Key Considerations:

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

Salinity patterns
Changes in vegetation/ habitat types
Water level fluctuations
Water quality and nutrients
Water temperature variability
Fisheries abundance and distribution
Coastal Communities
Key Considerations:


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
Localized flooding potential
Contribution to storm surge risk reduction
Social impact assessment and cultural effects
Socio-economic and economic issues
Coastal resiliency
Management in a Systems Context
Key Considerations:
 Operational strategies
 Monitoring parameters and adaptive
management processes
 Channel or outfall maintenance requirements
 Synergies with other coastal projects
 Public participation, education and
engagement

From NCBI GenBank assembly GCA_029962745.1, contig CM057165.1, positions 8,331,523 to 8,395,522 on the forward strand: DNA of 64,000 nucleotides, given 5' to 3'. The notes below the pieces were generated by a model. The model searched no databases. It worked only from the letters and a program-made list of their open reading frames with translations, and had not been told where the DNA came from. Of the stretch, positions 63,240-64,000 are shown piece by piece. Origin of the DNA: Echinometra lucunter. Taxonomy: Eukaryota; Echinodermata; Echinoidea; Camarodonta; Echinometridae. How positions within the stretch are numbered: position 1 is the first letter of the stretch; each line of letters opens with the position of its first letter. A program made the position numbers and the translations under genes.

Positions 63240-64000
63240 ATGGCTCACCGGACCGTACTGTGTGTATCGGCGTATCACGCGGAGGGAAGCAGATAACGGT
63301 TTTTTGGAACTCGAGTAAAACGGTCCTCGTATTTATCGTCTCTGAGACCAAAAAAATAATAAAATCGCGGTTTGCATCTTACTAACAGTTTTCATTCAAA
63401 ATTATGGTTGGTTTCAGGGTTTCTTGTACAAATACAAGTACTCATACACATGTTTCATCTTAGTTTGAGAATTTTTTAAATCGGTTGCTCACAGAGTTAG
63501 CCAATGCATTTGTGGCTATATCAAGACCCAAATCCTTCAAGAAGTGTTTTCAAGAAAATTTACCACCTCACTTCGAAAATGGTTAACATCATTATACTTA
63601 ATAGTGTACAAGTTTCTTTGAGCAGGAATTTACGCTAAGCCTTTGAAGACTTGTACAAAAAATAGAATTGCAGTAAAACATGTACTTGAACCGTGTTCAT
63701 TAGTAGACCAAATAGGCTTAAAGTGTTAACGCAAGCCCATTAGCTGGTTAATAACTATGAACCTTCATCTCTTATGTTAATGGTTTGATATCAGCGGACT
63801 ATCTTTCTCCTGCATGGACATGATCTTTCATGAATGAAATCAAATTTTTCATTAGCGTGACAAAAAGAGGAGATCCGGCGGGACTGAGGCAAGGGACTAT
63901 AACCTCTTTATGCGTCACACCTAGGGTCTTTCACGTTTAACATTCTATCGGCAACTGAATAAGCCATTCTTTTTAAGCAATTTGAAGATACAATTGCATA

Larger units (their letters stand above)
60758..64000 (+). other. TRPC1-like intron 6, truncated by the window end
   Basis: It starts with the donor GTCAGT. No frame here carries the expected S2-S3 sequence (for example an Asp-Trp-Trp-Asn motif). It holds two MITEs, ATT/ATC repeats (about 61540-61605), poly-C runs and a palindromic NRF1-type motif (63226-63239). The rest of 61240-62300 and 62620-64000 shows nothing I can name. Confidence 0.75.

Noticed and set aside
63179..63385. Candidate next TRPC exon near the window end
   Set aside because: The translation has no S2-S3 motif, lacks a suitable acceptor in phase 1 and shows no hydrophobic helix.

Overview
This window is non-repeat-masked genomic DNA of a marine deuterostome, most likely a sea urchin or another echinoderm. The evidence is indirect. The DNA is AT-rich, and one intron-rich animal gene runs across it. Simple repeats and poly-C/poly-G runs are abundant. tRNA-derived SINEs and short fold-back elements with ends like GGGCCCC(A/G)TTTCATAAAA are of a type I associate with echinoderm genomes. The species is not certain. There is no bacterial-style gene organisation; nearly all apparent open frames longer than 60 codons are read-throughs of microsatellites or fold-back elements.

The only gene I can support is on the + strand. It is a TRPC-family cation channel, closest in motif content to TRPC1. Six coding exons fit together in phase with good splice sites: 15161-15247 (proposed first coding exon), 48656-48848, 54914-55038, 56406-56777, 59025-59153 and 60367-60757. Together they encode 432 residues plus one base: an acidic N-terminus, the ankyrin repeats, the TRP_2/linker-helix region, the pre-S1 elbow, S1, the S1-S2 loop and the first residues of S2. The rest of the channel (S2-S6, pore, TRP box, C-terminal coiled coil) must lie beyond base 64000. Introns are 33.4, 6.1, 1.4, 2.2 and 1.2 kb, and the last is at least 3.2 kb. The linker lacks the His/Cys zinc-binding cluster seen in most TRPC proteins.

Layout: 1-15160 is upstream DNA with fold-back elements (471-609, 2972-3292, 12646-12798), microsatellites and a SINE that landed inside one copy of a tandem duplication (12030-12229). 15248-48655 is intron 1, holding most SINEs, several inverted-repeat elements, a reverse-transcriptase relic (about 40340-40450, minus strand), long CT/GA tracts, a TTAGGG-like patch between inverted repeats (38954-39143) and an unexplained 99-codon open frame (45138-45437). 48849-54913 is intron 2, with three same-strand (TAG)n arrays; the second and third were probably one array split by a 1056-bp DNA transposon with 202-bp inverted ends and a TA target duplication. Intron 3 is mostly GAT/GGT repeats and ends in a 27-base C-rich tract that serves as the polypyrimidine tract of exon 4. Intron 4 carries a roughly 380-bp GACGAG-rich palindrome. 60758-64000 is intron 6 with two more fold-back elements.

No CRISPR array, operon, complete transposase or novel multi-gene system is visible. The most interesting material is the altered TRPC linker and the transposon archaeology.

Addressing Key Considerations
Tools and Models
System-Wide/Master Plan:
 Planning Level Models (Eco-hydrology, Wetland Morphology, Vegetation, ADCIRC with
UNSWAN, CLARA damage model, Ecosystem Services)
 System-Wide Assessment and Monitoring Program (SWAMP)
 Adaptive Management Framework
 Systems Operations
 Coastal Community Resilience Program Development
Mississippi River Hydrodynamics Study, in partnership with the USACE:
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
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1D Hydrodynamic Model (HEC-6T)
Multi-Dimensional Models (ADH-SedLib, Delft 3D, FVCOM and Flow3D)
Small-Scale Physical Model
Project-Specific Analysis:
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Planning Level Models
Ecosystem/Fish and Wildlife Species Modeling (Habitat Suitability Index, Ecosystem/Food
Web Modeling)
Multi-Dimensional Models (Delft 3D and Flow3D)
Social Impact Assessment, including economics (methodology under development)
On-Going Research Projects
Coastal Protection and Restoration Authority of Louisiana
Biedenharn Group, LLC
Coastal Protection and Restoration Authority of Louisiana